Yesterday was the 2015 Flight of the Bumblebees. It’s a fun short contest put on by the Adventure Radio Society. Richard Fisher, KI6SN does most / all of the heavy lifting to make it happen. For that, I and many other hams who participate, are grateful.
“So you’re going out to be a bumblebee? What’s that all about?”
My wife Kathy was snickering as she said it. She loves poking fun at me, all of it in good spirit. That’s how it is after nearly 41 years of marriage.
“Well, just as bumblebees go away from their nests to gather pollen, so we radio bumblebees travel outdoors to gather QSOs.”
It was the best analogy I could come up with on the fly.
I was late leaving my house as the contest was already underway for 50 minutes.
No doubt my CW and outdoor radio mentor Jim Cluett, W1PID, had already scored twenty or more QSOs. He’s so very good at outdoor radio and can hear Morse at up to speeds of 35 words per minute (WPM) or so. I’m a pathetic 10 WPM on my best day.
But I’m having fun and getting better all the time. I just need to spend more time doing it. Jim has a 57-year head start on me. But I digress.
To be a bumblebee you need to be outdoors. The weather here in central New Hampshire was dismal. It was cloudy and rain felt like it could fall at any time. The cloud ceiling was well below 1,000 feet.
I had decided to drive to a 90-acre parcel I own and operate from the top of a grand hill. There I could erect a sloper antenna pointing to the west and southwest where most of the other bees would be.
My plan was to get up there, set up, get a Q or two and then call Jim to come up and work with me. He lives just twenty minutes away. That’s a short drive in central NH!
But Jim must have ESP. He foiled my scheme!
(Imagine Morse code ring tone now of: W1PID)
“What’s up?” I was in shock he was calling me and I was only on the road for about ten minutes.
“What are you doing? I’ve been operating for nearly 40 minutes and having virtually no luck.”
“I’m on my way to my land to set up.”
“WHAT? And you didn’t call me?”
“I was going to call you once I was up there and set up with a couple of Q’s under my belt. You can’t be a bumblebee operating at home you know! Why don’t you come up and join me?”
“I’ll be there in 30 minutes.”
I was both happy and disappointed at the same time – disappointed that my plan had been spoiled.
It turns out that happiness ruled the rest of the day.
Once up at my land, it took virtually no time to set up my par EndFedz multi-band 10/20/40-meter antenna as a sloper. The top end of the antenna was a good 30 feet in the air and the matchbox end with my RG-174 coax cable was about 8 feet off the ground.
I had it sloping to the SSW.
Jim arrived just as I was about to move my truck so I could extend the coax cable into the cab. The mosquitos were thick and hungry and it seemed it could pour at any moment.
“Are you just putting your stuff away?” Jim knew better.
“No, I’m just getting set up. I only had a 15-minute head start to get here once you called me.”
Within a few moments we were on the air with my trusty HB-1B.
We tried my little portable speaker so we both could listen, but the internal battery was low and it was causing all sorts of RF with the radio. Out came the earbuds and we each shared one.
20 meters was alive.
“Wow, I couldn’t hear ANYTHING at my house. This setup on the hill is making a big difference.”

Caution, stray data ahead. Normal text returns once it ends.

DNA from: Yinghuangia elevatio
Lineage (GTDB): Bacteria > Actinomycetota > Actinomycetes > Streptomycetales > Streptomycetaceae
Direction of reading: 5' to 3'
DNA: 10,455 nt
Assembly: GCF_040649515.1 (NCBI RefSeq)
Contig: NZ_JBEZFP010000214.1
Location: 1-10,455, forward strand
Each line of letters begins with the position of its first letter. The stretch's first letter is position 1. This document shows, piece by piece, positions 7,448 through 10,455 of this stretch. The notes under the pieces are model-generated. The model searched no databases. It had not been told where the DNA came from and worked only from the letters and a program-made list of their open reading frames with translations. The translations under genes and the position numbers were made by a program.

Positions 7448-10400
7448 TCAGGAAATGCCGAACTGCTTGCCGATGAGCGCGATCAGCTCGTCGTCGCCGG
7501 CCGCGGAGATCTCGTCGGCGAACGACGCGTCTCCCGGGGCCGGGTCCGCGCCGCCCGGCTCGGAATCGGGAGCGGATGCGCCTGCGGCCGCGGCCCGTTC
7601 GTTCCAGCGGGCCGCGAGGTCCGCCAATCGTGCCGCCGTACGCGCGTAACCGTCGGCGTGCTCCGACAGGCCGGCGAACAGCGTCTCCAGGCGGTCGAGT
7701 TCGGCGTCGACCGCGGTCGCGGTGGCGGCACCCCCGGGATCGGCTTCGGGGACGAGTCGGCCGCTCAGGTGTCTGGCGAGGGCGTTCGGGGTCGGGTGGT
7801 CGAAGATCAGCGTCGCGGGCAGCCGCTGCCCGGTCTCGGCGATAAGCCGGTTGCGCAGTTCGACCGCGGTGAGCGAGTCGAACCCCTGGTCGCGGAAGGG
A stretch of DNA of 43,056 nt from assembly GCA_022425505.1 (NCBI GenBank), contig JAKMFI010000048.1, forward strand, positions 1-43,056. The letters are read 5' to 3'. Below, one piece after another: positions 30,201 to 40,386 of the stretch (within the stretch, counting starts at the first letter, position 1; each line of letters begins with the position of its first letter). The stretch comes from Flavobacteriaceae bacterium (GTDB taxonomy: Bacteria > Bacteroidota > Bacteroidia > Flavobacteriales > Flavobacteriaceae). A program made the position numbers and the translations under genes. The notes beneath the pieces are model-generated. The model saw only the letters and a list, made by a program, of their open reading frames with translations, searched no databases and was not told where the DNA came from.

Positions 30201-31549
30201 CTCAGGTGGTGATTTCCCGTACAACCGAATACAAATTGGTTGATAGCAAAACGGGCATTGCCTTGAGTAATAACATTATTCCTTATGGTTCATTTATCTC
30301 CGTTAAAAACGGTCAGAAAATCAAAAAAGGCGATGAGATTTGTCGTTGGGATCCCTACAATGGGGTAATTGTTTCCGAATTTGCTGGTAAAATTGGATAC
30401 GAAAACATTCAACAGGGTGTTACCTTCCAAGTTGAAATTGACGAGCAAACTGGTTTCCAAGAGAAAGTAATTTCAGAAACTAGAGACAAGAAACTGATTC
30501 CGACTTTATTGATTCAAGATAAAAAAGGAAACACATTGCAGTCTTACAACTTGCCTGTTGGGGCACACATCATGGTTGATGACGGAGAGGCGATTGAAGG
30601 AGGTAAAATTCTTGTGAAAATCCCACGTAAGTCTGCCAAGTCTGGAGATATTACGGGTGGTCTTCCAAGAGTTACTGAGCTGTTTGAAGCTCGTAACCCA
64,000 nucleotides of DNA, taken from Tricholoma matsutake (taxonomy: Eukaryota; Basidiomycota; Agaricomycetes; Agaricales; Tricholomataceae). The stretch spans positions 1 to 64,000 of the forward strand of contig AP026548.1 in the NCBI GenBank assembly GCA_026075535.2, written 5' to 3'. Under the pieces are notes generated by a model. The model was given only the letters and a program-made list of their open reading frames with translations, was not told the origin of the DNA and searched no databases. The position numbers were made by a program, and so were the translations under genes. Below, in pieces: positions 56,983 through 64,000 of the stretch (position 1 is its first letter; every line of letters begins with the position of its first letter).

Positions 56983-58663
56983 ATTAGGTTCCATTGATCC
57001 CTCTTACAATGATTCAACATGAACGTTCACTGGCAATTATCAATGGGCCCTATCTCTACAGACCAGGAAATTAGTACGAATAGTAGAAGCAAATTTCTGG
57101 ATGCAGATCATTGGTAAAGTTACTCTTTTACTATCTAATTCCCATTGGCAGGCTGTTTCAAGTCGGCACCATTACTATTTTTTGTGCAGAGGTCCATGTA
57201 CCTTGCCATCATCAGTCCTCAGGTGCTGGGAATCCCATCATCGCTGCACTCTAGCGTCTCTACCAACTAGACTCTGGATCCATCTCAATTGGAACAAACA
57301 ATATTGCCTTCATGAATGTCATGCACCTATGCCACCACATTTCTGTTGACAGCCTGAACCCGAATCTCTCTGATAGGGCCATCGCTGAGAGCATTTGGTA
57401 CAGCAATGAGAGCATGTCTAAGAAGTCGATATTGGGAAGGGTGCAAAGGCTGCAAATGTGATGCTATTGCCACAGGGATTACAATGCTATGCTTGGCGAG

Within two minutes I had worked K4BAI.
Hah, I say “I” but it was “us”.
Jim was logging and using his SUPERIOR listening skills to capture call signs and all else the first time.
It normally would take me a few minutes to *hear* a fellow ham’s call sign as I often can only get one letter or two in a string at a time.
Jim has often scolded me about me sending kelp to someone who’s in distress needing *help*.
We were both in the truck cab laughing and having a great time.
Within ten minutes we had another Q. N9A
It was then time for a break. Often during breaks we shoot guns.
When we had our fill of lead and smoke, we operated again.
I switched to 40 meters and BOOM there was N3AO.
“That’s Carter!” Jim was talking about Carter Craige, the husband of the president of the ARRL, Kay Craige. Jim and Carter are old friends and I got to meet him last summer at the ARRL Centennial Convention.
I sent him my call, but he didn’t recognize it.
Jim took my micro Pico paddles after I signed off with Carter and all of a sudden they stopped sending dah.
The cable had gone bad.
How experienced is Jim? He immediately put the paddle on it’s side and used the dit side as a straight key to complete the QSO with Carter.
I was in awe.
I dug into my plastic box and pulled out a spare cable to make the Pico paddles work again.
We then worked N4HAY – I say we, but it was all Jim as he heard him first time.
By then it was time to pack up and leave.
I have to say that yesterday was in the top three of all my outdoor outings with Jim. I had a blast and felt good about hearing lots of what was sent by the other hams.
I’ll never be as good as Jim, well maybe I will, but it doesn’t matter.
What matters at the end of the day is just friendship and having fun – no matter what the speed.
Author’s Note: I do have a goal to get to 18-20 WPM. When I’m really proficient at that speed, I’ll be ordering an Elecraft KX3 as a present for myself.
Who knows, by then it may be the KX4!
Great story, and I gotta’ tell you…Your sig-a-nal was really strong down this-a -way. So sorry I clutched on your callsign/name combination, but you had always told me that you couldn’t send CW…
But your CW was perfect!!! Was that REALLY you???!!!
Well, the good news is that, YES, it really WAS you, and I thank you for Bee Nr. 52!!!
Thanks! It was me sending. I can send till the cows come home at 20 WPM or better. The issue is I can’t hear at that speed – yet. Hopefully this fall. I want that KX3 for Christmas!
Excellent writeup Tim! You are always so humble! Love your passion and excitement..keep it coming…always a great read!!